My fellow Americans...what can I say? At least this isn't "Deep Impact".
Starring: Gerard Butler; Aaron Eckhart; Finley Jacobsen; Dylan McDermott; Rick Yune; Morgan Freeman; Angela Bassett; Melissa Leo; Robert Forster.
Directed by: Antoine Fuqua.
Gerard Butler plays a disgraced secret service agent who let the first lady die on his watch. However he finds a chance to redeem himself when a North Korean guerrilla assault on the White House results in the President (Aaron Eckhart) and some of his top staff taken hostage and the President's son missing somewhere in the building. Butler, in contact with the acting President (Morgan Freeman, who really needs to stop playing these roles) wages a one-man war against the Koreans. But of course, it's not just that simple, there's also secret codes to detonate all American nuclear warheads at stake, so it's a race against time. This is without a doubt a distillation of just about every good and bad action film you can recall in popular culture from about the last thirty years or so. With a lesser director and actors this would be direct-to-video fodder. But here everyone is surprisingly game for making this stuff work somehow. It is Under Siege mixed with Die Hard, without the charm, and it's just as brutally violent as any action film from that period, which isn't automatically a negative thing, mind you. The film is briskly-paced, and it doesn't allow you to think too hard about how stupid it is. I mean, really, this film is pretty dumb and pretty silly as it is ugly. Still, it's an enjoyable rental if you like stuff like this, because it actually has some talent involved.
The Reef (2010)
Starring: Damian Walshe-Howling; Gyton Grantley; Adrienne Pickering; Zoe Naylor; Kieran Darcy-Smith.
Directed by: Andrew Traucki.
Five friends on a pleasure trip to Indonesia end up hitting a reef and capsizing their boat. Four of them decide to swim the ten or so miles to the closest bit of land in hopes of getting rescued. However, unknown to them, there is a great white shark on their trail, seemingly content to pick them off one-by-one. Stranded in the shark's natural element with no way to defend themselves, and hunger and dehydration setting in, all they can do is swim. Essentially this is the Australian version of Open Water, and like that film, it's based on a real event. This actually turns out to be a very well done survival horror that keeps itself grounded in brutal realism, and mounting suspense, rather than gore and unbelievably huge animals jumping out at them and chowing down. The close-ups of the group in the water, and the POV shots where one of the main characters uses diving goggles to look underwater for the shark (essentially their only defense of any sort) makes it feel like the viewer is right in the water with them. This is a nice change from the over-saturation of Sharknado-like silliness. That is not to say that all of those movies are crap -- some are quite fun. For my money the Australians do these beautiful-looking minimalist survival horror films better than everyone else. I guess that sort of thing comes with living in a part of the world that's both awesome to behold and deadly to exist in if you don't watch where you step...or in this case swim. Rent this one.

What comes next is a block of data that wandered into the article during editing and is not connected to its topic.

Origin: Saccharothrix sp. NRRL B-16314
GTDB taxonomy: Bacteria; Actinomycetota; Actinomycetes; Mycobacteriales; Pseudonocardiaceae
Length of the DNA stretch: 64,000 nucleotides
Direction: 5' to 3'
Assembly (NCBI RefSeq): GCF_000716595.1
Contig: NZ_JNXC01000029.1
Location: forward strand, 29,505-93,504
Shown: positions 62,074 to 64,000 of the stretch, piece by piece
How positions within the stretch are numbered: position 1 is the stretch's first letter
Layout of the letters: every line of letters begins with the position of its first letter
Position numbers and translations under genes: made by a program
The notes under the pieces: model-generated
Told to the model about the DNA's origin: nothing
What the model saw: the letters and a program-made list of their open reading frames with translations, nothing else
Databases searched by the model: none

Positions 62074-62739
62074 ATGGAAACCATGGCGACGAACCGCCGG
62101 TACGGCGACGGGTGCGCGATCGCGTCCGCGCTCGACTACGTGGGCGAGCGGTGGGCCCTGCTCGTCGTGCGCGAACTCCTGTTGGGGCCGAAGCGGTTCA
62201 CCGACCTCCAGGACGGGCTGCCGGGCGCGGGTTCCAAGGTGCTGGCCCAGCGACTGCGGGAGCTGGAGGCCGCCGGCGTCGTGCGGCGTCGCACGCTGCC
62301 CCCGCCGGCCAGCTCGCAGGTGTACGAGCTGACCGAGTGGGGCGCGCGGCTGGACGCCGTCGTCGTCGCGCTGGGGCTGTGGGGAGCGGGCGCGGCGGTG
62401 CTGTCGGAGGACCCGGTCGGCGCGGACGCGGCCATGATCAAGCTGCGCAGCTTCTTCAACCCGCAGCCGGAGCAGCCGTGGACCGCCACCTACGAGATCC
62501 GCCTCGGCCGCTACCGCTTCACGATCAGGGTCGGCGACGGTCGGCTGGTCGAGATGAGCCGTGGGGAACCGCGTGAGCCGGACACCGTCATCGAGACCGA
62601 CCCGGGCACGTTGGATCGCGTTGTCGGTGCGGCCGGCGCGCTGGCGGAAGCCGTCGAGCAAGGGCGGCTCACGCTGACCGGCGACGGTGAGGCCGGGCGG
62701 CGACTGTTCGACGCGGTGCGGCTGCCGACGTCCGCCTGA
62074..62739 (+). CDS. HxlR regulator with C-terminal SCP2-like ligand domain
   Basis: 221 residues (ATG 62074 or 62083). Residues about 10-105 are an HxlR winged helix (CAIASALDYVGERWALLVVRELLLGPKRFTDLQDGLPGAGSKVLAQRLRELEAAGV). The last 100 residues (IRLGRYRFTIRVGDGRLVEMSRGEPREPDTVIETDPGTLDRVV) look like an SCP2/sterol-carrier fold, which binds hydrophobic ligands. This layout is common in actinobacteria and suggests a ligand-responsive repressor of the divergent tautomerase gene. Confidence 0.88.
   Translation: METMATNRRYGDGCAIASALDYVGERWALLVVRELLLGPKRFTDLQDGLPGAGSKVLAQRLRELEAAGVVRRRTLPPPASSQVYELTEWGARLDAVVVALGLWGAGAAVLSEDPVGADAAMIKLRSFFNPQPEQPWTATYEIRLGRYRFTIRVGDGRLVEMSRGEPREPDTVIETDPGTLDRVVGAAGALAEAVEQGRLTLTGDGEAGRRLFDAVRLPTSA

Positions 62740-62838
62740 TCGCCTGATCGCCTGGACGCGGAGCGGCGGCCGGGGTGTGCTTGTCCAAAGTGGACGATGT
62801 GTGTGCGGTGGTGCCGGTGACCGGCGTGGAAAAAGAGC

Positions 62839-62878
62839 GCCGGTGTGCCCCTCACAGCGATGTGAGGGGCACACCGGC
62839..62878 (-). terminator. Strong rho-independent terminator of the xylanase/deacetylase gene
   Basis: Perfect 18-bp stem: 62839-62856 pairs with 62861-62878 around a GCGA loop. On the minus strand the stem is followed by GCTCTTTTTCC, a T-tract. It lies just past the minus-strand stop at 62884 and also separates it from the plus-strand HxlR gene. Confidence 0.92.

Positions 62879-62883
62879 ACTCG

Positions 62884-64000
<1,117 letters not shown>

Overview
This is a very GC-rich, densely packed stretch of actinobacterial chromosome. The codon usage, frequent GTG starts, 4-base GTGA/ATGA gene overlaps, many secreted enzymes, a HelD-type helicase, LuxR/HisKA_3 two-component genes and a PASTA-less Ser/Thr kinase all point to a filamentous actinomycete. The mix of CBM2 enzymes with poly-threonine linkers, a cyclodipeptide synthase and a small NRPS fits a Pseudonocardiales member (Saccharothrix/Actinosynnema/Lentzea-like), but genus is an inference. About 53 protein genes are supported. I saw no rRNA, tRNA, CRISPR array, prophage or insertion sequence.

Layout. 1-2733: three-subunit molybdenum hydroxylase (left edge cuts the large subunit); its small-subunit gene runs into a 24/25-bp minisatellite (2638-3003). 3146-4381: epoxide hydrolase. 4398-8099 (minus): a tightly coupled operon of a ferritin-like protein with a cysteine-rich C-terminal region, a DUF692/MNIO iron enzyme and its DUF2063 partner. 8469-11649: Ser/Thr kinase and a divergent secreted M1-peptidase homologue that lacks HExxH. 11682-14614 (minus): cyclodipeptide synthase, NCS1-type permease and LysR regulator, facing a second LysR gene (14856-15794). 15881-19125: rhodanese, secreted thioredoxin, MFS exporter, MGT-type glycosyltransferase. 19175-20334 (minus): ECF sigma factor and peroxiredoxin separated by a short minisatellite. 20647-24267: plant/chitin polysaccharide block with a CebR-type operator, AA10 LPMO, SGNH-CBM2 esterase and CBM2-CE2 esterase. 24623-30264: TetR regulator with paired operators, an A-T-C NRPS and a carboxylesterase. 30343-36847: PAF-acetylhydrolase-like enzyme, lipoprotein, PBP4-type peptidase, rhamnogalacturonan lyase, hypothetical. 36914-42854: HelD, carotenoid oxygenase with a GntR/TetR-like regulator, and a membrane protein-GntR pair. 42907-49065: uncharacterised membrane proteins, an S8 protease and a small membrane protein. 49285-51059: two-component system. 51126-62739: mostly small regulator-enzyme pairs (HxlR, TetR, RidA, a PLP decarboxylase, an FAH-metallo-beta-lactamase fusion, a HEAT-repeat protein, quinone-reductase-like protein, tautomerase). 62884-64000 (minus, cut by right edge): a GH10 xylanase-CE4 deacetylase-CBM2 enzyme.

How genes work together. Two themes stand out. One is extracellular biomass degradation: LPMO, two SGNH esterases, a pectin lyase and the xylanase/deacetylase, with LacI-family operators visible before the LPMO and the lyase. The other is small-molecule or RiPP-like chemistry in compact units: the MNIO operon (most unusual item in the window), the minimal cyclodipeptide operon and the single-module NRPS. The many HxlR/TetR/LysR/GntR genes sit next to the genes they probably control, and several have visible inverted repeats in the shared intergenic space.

The Place Beyond the Pines (2013)
Starring: Ryan Gosling; Bradley Cooper; Eva Mendes; Ray Liotta; Ben Mendelsohn; Rose Byrne; Mahershala Ali; Bruce Greenwood; Dane DeHaan; Emory Cohen.
Directed by: Derek Cianfrance.
Ryan Gosling is a circus motorcycle stunt driver who learns that an ex-lover of his ( Eva Mendes) has given birth to his son. This prompts him to try and be a dad and support the mother and child. However, having no real education or skills, he falls in with a local low life (Ben Mendelsohn) and becomes a bank robber. At first he's a success at it, but as he realizes there's no hope in having a relationship between mother, son and himself, he gets reckless and starts to push his luck a bit too much. A confrontation with the police, who finally catch up with him, sends out ripples that will effect everyone involved. A bit over-hyped, but it's generally one of the brisker-paced two and a half hour crime epics I've seen. It's broken up into three different stories involving different generations of families on both sides of the law, how those lines between right and wrong often blur, and how buried secrets can come back to haunt people. Gosling's story, in an interesting surprise, is only the catalyst for the rest of the film. Honestly, the three stories here could have been three feature-length films, but sometimes less is more. Overall, the film's structure reminds me of Crash (2005), yet slightly less contrived. It doesn't really reinvent the wheel, but it's got some great performances. Good rental for a lazy night.